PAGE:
New York: An outbreak of Ebola virus has been declared in Uganda after a case was confirmed in Mubende district, in the centre of the country.
The UN World Health Organization (WHO) said on Tuesday that a sample taken from a 24-year-old man was identified as the relatively rare Sudan strain.
It is the first time in more than a decade that the Sudan strain has been found in Uganda, which also saw an outbreak of the Zaire strain of Ebola virus in 2019.
The latest outbreak follows six suspicious deaths in Mubende district so far this month. There are also eight suspected cases who are receiving care in a health facility.
Dr Matshidiso Moeti, World Health Organization Regional Director for Africa, said that the UN agency was working closely with Ugandan authorities to investigate the source, and support efforts to control it.
“Uganda is no stranger to effective Ebola control”, she said. “Thanks to its expertise, action has been taken to quickly to detect the virus and we can bank on this knowledge to halt the spread of infections.”
No effective vaccine
Existing vaccines against Ebola have proved effective against the Zaire strain but it is not clear if they will be as successful against the Sudan strain, WHO said in a statement.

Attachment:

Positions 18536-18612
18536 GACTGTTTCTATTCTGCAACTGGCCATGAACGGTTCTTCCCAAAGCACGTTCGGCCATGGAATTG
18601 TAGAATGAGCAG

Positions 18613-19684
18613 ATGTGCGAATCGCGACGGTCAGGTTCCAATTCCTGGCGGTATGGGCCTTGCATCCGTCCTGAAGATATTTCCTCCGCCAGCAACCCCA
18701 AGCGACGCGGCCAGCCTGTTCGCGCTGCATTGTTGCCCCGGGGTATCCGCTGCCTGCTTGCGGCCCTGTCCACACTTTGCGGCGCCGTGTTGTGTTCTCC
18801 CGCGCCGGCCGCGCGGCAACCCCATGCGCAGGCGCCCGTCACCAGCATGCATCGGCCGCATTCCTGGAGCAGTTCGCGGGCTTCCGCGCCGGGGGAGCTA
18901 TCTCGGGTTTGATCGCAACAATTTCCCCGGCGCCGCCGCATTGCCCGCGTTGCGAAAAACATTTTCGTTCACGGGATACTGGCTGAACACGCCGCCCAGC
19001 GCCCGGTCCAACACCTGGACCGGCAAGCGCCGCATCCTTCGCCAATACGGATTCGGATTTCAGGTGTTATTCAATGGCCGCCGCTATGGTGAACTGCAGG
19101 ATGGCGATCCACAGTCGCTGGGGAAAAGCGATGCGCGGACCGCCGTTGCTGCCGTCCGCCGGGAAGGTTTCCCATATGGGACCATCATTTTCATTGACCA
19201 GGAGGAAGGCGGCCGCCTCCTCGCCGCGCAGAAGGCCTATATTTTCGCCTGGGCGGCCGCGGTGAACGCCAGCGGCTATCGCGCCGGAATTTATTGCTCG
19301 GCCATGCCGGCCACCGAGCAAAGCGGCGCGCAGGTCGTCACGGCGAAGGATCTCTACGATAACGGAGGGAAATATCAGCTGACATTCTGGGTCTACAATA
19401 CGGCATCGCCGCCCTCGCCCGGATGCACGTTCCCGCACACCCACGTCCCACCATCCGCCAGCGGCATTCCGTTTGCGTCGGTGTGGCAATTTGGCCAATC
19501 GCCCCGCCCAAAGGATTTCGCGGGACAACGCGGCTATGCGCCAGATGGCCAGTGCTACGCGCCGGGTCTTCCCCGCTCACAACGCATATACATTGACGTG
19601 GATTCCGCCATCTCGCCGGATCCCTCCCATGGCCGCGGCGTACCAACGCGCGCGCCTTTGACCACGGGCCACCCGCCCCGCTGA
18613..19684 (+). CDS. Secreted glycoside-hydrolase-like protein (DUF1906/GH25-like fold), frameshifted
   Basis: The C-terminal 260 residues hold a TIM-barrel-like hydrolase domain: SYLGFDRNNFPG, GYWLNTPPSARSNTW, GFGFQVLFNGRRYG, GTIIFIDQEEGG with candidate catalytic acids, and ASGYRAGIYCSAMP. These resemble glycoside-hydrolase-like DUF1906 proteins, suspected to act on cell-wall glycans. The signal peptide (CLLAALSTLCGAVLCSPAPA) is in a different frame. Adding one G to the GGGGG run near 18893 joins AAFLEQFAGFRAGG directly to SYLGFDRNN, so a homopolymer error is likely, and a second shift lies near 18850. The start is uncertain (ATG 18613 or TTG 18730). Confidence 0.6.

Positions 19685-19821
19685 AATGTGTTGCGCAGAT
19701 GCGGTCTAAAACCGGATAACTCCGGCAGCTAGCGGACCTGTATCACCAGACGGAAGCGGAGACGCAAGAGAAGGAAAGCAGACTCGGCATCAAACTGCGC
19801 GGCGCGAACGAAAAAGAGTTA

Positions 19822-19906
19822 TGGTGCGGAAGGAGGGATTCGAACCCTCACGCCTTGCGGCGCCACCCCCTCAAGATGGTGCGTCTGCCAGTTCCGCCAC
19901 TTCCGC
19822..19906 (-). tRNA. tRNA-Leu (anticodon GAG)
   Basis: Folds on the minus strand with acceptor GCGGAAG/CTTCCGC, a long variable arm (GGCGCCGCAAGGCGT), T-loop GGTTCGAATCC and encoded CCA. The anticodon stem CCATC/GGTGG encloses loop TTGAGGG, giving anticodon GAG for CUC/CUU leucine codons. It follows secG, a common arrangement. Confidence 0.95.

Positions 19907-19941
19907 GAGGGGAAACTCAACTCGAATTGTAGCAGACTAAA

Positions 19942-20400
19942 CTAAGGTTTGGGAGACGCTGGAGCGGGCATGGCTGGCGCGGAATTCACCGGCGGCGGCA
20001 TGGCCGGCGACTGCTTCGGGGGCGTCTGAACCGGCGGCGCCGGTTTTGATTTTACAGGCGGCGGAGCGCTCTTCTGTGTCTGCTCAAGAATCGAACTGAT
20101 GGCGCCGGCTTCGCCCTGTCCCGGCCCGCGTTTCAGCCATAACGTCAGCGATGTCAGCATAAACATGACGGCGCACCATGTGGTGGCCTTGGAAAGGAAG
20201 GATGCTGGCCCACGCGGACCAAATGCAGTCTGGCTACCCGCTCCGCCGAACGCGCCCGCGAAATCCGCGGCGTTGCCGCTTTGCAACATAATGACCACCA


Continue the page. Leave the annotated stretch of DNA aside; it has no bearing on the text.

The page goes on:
Ebola is a severe, often fatal illness affecting humans and other primates. It has six different strains, three of which - Bundibugyo, Sudan and Zaire - have previously caused large outbreaks.
Case fatality rates of the Sudan strain have varied from 41 per cent to 100 per cent in past outbreaks. Early roll-out of supportive treatment has been shown to significantly reduce deaths from Ebola, WHO said.
The agency has dispatched supplies to support the care of patients and is sending a specialized tent that will be used to isolate patients.
While ring vaccination of high-risk people with Ervebo (rVSV-ZEBOV) vaccine has been highly effective in controlling the spread of Ebola in recent outbreaks in DRC and elsewhere, said WHO, this vaccine has only been approved to protect against the Zaire strain.
Another vaccine produced by pharmaceutical company Johnson and Johnson may be effective but has yet to be specifically tested against the Sudan strain.